June 21, 2022

The Caroline Rose Hypothesis: Absolutely Everybody Should Be Involved In Discovery Research

In this episode of the Product Science Podcast, we cover Caroline’s career in product, how she uses story telling to align different teams, how to get buy in for continuous experimentation at companies large and small, and how even a failed experiment can yield positive results.

The Caroline Rose Hypothesis: Absolutely Everybody Should Be Involved In Discovery Research

Caroline is a senior product manager on the Etsy mobile apps team and previously worked at Walmart Labs.

In this episode of the Product Science Podcast, we cover Caroline’s career in product, how she uses story telling to align different teams, how to get buy in for continuous experimentation at companies large and small, and how even a failed experiment can yield positive results.

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Questions We Explore in This Episode

How did Caroline get started in her career in product? How did working for a management consulting firm interest Caroline to pursue a career in product? How early did Caroline know she wanted to be involved in product? How did an MBNA help Caroline’s goal of being a product manager? How many paths are there to becoming a product manager? Is there just 1 path to becoming a product manager? Why can most careers pivot into being product managers? How important is learning to empathize with different teams as a product manager? How can product managers align different functional groups to align on the user’s needs?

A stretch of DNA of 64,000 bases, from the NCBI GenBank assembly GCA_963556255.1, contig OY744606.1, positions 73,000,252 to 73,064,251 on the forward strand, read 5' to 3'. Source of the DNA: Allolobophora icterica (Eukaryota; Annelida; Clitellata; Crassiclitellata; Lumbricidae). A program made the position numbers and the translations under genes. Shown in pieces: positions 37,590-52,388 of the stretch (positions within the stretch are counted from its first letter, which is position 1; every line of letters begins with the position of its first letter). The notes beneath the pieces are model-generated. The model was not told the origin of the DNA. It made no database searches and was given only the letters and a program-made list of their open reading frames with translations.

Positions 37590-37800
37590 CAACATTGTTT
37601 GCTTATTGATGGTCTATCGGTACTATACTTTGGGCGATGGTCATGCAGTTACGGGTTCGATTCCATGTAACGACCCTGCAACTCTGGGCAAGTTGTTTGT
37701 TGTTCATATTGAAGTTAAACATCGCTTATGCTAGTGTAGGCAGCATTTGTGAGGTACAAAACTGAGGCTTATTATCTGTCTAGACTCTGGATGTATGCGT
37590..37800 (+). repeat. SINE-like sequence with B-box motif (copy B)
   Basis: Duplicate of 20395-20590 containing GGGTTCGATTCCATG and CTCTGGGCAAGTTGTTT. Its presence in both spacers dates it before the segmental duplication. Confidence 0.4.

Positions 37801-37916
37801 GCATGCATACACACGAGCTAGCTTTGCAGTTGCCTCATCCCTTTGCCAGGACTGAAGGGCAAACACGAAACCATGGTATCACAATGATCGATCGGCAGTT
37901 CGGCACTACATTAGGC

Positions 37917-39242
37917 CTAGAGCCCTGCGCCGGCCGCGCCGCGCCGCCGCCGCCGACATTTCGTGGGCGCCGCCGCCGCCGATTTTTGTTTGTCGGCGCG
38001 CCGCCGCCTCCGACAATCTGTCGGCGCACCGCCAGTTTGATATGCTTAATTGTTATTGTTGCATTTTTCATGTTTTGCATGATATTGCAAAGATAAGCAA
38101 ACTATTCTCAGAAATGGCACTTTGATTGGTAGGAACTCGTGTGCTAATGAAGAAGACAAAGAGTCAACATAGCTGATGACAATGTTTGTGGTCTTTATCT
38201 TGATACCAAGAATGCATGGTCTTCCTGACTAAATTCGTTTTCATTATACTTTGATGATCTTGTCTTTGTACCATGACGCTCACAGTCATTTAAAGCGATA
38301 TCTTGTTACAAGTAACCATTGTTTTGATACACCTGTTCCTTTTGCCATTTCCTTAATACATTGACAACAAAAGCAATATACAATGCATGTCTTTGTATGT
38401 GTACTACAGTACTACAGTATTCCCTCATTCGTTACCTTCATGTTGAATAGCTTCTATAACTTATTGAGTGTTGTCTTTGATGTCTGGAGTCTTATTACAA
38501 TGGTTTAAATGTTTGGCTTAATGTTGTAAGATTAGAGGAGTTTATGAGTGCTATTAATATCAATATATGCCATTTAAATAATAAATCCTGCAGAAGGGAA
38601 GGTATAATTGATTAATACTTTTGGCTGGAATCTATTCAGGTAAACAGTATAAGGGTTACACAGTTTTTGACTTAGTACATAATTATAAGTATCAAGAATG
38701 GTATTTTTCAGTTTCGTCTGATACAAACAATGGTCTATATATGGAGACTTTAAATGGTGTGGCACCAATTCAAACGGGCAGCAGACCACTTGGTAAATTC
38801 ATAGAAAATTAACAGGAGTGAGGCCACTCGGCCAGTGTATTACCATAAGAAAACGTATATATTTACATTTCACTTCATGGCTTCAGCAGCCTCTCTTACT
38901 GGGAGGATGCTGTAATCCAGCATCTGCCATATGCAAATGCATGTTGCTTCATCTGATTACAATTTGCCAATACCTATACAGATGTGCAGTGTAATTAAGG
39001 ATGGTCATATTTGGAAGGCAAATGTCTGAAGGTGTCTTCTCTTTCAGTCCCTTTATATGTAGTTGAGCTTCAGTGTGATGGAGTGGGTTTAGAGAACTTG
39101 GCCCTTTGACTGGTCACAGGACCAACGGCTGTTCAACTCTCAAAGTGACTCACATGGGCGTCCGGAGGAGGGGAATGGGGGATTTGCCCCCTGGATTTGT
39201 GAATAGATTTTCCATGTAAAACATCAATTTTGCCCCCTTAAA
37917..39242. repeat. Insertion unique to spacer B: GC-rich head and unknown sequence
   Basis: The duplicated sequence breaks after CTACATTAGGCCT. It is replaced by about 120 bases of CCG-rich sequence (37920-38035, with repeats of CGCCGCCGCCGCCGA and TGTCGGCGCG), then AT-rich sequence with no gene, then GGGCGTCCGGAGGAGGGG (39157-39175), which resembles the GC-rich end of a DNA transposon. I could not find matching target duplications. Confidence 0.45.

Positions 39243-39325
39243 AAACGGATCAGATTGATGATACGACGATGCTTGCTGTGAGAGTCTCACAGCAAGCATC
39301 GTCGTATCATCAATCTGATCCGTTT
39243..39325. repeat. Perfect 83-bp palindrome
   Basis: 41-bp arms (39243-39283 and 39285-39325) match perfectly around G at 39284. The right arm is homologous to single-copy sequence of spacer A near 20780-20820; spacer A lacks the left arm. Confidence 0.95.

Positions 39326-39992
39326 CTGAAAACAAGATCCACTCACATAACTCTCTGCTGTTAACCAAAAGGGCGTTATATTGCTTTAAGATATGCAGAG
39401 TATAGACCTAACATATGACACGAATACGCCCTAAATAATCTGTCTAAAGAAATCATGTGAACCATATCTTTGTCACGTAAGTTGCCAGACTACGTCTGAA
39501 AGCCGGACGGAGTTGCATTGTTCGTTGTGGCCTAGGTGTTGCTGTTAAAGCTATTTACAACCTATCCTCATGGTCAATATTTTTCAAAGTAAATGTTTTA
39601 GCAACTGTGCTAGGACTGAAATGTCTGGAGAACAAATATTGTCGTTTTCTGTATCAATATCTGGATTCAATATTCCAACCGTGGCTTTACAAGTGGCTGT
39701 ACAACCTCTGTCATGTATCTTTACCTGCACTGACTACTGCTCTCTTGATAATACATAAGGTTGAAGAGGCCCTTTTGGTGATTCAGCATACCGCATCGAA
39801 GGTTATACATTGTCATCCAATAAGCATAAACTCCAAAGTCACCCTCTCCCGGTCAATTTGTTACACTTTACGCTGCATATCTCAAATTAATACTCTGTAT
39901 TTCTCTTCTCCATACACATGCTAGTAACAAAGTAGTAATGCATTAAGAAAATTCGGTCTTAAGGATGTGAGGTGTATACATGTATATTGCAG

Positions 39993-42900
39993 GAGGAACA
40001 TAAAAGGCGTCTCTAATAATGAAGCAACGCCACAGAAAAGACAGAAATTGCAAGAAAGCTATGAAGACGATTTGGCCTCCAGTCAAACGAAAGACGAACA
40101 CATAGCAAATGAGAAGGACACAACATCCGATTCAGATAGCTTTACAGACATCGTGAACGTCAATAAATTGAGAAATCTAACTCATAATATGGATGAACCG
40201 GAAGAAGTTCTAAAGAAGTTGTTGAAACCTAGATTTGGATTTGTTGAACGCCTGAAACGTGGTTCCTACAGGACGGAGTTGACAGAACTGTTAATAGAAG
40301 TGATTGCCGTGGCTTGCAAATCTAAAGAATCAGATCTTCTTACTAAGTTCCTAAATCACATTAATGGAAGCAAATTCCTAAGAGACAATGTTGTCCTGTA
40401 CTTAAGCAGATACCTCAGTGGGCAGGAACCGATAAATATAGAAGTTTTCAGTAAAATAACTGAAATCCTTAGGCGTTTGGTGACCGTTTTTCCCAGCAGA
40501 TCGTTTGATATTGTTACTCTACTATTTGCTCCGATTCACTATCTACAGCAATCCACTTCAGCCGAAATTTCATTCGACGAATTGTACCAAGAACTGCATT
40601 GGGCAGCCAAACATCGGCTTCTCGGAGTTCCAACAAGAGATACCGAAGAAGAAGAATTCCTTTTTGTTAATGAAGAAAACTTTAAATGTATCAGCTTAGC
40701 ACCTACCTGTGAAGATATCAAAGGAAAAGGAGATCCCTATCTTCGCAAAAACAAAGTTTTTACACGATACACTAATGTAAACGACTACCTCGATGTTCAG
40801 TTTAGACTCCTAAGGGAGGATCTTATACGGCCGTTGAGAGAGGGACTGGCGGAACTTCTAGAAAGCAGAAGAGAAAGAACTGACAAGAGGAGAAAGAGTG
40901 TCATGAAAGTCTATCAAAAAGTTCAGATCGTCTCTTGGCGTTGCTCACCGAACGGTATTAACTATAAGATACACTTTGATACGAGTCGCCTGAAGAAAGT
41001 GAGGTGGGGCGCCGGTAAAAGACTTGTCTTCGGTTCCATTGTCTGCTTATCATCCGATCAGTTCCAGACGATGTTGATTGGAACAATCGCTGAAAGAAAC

How did Caroline decide between working at a small startup vs a larger company? What are the benefits of being a product manager at a startup? How is being a product manager at a startup differ from being one at a larger company? How was Caroline able to learn more about product from seasoned product managers at Walmart Labs? Why are large companies like Walmart able to run experiments at large scale? How was Walmart labs like the benefits of both a startup and a large enterprise within Walmart? Why was much of being a product manager at Walmart Labs about managing relationships? How was Caroline able to to translate what mattered most to each stake holder at Walmart Labs?